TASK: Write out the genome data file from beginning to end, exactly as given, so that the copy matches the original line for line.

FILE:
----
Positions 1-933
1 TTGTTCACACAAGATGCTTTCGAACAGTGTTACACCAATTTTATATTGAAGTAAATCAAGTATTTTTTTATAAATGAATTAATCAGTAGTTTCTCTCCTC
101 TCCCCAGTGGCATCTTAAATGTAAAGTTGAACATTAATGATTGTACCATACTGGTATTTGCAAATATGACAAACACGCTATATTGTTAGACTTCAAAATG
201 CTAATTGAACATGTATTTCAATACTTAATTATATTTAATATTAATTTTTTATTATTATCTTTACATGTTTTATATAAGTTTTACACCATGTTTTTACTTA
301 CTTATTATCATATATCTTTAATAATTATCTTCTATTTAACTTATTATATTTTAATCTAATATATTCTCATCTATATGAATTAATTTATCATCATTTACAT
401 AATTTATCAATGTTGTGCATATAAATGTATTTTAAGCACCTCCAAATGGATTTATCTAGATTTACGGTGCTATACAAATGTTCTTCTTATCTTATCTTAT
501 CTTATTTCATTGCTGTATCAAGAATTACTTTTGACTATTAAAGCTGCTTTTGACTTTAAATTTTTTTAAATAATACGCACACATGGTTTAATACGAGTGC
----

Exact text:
Positions 1-933
1 TTGTTCACACAAGATGCTTTCGAACAGTGTTACACCAATTTTATATTGAAGTAAATCAAGTATTTTTTTATAAATGAATTAATCAGTAGTTTCTCTCCTC
101 TCCCCAGTGGCATCTTAAATGTAAAGTTGAACATTAATGATTGTACCATACTGGTATTTGCAAATATGACAAACACGCTATATTGTTAGACTTCAAAATG
201 CTAATTGAACATGTATTTCAATACTTAATTATATTTAATATTAATTTTTTATTATTATCTTTACATGTTTTATATAAGTTTTACACCATGTTTTTACTTA
301 CTTATTATCATATATCTTTAATAATTATCTTCTATTTAACTTATTATATTTTAATCTAATATATTCTCATCTATATGAATTAATTTATCATCATTTACAT
401 AATTTATCAATGTTGTGCATATAAATGTATTTTAAGCACCTCCAAATGGATTTATCTAGATTTACGGTGCTATACAAATGTTCTTCTTATCTTATCTTAT
501 CTTATTTCATTGCTGTATCAAGAATTACTTTTGACTATTAAAGCTGCTTTTGACTTTAAATTTTTTTAAATAATACGCACACATGGTTTAATACGAGTGC